On a light note, in early 2017 my wife Ellen and I unavoidably overheard a passing conversation after we had run an errand and then meandered to lunch at an outdoor table at Karsen’s Grill in Old Town Scottsdale. A man I’d guess to be in his early fifties was coming along the sidewalk toward us as he talked to someone on his hands-free smartphone.

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     Just as he passed our table he said to the person on the other end, “She’s dating four guys now and she doesn’t like any of them.” Then his voice faded as he continued walking.

     His comment got me to thinking out loud with Ellen. Was he talking about his daughter? Or his sister? Or a neighbor? Without knowing, he was most likely talking about his daughter because there was a tone of fatherly concern in his voice. As a father, that’s my guess.

     Then I wondered about whomever he was referring to:

  • How could she date four guys at the same time and not like them, at least enough to go out with them?
  • Was it possible that she liked the four of them roughly equally, with one’s weaknesses being balanced out by the strengths of the other three?
  • Did each of the four guys know she was also dating the other three?
  • Does it take four guys to satisfy her needs?

     Of course, I’ll never know the answers to these questions. But I’m likely to continue to ponder them for a while.

~ ~ ~

     Sometime later I posted the above story on my Facebook page, with this note to my friends, “If any of you have likely explanations for this puzzle, please sound off in comments!” Three of the comments included alternative ways of viewing the overheard conversation:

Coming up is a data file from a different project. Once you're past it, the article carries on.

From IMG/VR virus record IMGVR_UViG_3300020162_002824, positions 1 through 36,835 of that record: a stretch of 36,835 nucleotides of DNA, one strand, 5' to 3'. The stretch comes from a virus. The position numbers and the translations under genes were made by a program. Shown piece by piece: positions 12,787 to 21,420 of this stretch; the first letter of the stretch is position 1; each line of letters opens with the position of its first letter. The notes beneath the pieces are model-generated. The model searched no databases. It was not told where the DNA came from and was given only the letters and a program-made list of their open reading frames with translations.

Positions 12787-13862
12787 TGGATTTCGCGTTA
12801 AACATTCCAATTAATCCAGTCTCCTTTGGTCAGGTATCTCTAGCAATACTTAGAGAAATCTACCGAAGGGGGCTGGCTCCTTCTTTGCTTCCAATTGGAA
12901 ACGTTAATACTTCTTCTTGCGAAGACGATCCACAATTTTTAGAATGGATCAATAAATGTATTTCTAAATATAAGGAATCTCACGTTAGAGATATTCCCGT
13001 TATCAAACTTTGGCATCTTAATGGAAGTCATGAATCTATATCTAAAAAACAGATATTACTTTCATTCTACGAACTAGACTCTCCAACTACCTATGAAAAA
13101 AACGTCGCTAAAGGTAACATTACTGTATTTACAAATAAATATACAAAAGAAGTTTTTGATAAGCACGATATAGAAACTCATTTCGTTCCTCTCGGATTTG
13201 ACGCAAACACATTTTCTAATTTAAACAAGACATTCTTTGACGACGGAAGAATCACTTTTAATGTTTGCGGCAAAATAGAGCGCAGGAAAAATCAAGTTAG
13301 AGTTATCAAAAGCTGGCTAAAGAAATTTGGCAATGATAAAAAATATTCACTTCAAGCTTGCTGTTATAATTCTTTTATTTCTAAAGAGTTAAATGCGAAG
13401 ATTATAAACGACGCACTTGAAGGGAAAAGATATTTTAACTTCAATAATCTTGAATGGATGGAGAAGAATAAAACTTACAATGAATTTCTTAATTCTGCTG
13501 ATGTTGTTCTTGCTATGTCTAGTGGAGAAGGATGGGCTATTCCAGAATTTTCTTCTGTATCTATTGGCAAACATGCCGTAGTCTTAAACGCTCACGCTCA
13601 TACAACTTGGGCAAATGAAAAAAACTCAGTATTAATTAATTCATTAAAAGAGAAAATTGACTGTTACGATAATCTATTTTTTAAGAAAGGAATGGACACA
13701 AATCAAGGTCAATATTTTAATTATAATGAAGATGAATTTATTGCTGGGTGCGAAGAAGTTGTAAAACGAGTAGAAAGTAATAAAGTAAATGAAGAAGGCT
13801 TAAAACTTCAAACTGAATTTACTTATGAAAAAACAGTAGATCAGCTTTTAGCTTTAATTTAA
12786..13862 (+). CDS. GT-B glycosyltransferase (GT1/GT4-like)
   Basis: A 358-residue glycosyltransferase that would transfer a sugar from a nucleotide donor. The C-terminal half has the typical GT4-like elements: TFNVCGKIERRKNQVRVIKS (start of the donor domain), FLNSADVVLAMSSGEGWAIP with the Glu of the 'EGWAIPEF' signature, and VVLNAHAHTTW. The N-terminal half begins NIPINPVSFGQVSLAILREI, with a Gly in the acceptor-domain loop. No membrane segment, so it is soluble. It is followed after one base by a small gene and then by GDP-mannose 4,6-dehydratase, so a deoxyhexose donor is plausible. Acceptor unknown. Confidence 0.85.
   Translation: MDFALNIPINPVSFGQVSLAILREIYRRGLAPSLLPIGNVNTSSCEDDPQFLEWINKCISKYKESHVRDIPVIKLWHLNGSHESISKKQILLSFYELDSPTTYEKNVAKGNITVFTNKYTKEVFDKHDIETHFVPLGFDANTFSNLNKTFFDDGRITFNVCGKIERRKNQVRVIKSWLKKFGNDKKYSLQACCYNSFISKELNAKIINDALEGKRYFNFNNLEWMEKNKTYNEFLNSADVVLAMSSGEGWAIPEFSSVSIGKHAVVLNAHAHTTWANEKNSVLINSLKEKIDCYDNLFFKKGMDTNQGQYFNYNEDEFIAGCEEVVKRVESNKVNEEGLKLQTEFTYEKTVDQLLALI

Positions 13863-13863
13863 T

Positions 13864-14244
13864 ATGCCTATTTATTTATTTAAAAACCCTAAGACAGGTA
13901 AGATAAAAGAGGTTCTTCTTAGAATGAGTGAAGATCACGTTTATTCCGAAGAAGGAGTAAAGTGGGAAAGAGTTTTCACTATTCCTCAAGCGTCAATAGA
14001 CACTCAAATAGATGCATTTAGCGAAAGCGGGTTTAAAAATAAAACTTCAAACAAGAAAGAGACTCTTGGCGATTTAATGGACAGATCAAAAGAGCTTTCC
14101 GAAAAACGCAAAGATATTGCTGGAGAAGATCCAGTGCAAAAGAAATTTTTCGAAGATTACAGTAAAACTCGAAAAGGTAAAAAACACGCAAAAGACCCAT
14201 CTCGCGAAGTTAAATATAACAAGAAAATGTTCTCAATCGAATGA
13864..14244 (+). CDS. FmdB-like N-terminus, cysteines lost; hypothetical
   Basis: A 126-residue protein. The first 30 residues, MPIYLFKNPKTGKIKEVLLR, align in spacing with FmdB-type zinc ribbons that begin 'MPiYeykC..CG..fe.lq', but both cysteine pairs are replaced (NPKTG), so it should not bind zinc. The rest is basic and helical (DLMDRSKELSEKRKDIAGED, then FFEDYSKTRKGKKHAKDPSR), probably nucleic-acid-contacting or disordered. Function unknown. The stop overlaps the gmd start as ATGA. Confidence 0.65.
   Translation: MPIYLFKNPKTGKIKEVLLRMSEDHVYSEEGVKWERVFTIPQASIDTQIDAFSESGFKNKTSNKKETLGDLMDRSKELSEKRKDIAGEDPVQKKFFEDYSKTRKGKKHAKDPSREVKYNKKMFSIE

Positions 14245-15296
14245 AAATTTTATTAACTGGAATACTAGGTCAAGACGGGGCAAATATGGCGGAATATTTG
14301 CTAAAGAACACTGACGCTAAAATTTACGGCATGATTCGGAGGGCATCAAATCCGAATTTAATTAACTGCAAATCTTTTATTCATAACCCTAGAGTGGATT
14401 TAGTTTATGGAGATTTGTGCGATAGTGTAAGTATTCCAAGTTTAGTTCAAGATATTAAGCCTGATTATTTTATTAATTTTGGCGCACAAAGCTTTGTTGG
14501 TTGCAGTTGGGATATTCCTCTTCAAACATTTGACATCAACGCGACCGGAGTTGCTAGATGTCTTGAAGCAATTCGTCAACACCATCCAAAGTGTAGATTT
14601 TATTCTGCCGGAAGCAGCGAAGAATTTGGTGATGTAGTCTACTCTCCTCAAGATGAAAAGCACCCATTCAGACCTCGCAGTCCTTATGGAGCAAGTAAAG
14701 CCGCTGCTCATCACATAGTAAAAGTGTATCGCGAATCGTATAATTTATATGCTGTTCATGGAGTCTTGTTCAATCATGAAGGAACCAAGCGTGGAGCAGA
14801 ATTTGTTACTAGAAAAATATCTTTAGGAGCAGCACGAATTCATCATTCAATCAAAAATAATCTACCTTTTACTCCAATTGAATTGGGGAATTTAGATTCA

Jean Theresa said, “She might consider them to be just friends and her father (if that’s who he was) thinks she’s dating them. Or maybe she has just had a date or two with each . . . good not to put her eggs all in one basket, but four baskets could make for a complicated ride.”

Eileen Gentile wrote, “Maybe he was talking about someone he is dating and was trying to wrap his brain around her dating three other guys at the same time. This is all foreign to me since I started dating Jim when I was 16, dated only him for two years, and have been married for fifty-five years.”

Then Cory MacDonald really got into this with an extensive quote:

“And to complicate it further, terminology has changed. From the way my 25-year-old son explained it to me, there’s “dating,” “seeing each other,” and “going out.” “Dating” is the most casual of the three, really more like friendship with the potential of a make-out session here and there. “Seeing each other” is a little more exclusive to one person, but it’s understood by both parties that it’s still not a truly committed relationship. “Going out” is a one-to-one committed relationship. So, when you hear “dating” in reference to today’s terminology, it’s a casual thing. I think one of the younger people needs to do up a chart for us to follow. 

     So there you have it. If you are as out of it as I am on modern dating lingo, we are duly updated! I wonder if the guy whose phone conversation Ellen and I overheard as he walked by our table is still in the dark on all this. Probably.

     You never know what you may inadvertently hear when you’re out in public. But once you do and it burrows into your mind, you can’t unhear it. That’s what lawyers and judges worry about when a witness blurts out an inappropriate remark in the presence of a jury—such as, “She’s dating four guys at the same time and she told me she doesn’t like any of them!” The judge then orders it stricken from the record. But the jury has already heard it, and they can’t unhear it.

     Of the thousands of things we inadvertently hear people say, few of them leave any impression at all. But this overheard snippet over that January lunch at a sidewalk café became extra food for thought after it entered my brain and percolated there. A perfect example of a meandering and a mulling.

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